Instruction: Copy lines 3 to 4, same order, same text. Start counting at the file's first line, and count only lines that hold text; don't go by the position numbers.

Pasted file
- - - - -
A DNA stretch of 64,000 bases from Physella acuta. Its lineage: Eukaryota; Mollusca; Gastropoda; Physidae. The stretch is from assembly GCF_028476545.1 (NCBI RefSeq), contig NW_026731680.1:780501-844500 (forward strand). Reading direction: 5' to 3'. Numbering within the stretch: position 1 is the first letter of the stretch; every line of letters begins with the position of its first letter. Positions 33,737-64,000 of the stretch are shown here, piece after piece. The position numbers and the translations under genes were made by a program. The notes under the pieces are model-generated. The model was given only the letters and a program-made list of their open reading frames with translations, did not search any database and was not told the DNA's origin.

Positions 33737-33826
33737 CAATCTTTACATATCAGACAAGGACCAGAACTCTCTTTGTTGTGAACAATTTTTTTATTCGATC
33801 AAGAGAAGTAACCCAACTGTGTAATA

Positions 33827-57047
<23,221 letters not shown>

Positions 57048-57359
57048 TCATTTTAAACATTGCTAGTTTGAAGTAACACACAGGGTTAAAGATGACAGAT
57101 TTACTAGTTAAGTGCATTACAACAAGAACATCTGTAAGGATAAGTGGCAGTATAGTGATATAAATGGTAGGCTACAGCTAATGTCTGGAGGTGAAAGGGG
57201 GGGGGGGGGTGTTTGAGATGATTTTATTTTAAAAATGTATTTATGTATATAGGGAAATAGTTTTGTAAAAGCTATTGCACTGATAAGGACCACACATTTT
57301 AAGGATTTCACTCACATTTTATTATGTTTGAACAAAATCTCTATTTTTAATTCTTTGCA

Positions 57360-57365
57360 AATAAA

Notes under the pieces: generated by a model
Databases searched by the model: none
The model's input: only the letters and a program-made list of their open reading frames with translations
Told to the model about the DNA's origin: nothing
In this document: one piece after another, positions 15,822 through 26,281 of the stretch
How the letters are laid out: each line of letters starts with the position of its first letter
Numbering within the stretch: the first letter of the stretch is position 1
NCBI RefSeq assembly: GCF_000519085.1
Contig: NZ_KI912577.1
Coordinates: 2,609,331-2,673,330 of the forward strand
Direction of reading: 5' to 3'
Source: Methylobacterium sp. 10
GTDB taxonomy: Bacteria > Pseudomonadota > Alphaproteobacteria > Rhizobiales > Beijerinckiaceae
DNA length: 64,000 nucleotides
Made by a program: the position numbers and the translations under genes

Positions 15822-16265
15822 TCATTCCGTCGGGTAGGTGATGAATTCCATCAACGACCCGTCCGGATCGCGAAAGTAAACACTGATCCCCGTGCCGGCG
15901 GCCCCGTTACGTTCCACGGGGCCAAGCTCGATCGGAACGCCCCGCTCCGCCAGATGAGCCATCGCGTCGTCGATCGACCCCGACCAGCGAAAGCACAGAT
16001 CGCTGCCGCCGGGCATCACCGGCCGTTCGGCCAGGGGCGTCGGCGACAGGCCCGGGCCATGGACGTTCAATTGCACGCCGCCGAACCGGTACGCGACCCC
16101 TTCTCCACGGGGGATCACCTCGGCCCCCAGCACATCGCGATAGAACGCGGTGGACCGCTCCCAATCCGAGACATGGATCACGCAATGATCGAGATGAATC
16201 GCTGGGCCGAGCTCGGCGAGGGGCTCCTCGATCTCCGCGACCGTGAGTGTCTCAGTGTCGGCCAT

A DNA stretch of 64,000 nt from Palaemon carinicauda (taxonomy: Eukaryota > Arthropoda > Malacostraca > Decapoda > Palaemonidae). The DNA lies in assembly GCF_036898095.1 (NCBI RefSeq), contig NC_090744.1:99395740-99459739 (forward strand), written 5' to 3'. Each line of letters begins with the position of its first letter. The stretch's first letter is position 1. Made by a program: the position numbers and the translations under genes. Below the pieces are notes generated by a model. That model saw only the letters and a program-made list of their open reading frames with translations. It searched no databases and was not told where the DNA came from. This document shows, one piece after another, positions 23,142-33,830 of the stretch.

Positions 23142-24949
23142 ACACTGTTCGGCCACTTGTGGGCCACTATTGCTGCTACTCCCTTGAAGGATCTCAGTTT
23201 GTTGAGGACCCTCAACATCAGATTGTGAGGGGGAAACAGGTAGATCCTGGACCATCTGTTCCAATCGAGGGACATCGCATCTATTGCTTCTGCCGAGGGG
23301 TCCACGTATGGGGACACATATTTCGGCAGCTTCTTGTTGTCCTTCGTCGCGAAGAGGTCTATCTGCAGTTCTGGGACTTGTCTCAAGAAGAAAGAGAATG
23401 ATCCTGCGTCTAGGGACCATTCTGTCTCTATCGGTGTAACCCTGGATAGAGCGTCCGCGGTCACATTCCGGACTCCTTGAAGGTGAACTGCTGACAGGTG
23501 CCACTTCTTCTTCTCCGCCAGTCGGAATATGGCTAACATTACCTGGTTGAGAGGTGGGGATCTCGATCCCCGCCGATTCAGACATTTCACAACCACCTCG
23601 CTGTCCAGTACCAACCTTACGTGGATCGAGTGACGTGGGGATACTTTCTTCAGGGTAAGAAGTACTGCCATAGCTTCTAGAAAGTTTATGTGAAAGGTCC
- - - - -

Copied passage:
33737 CAATCTTTACATATCAGACAAGGACCAGAACTCTCTTTGTTGTGAACAATTTTTTTATTCGATC
33801 AAGAGAAGTAACCCAACTGTGTAATA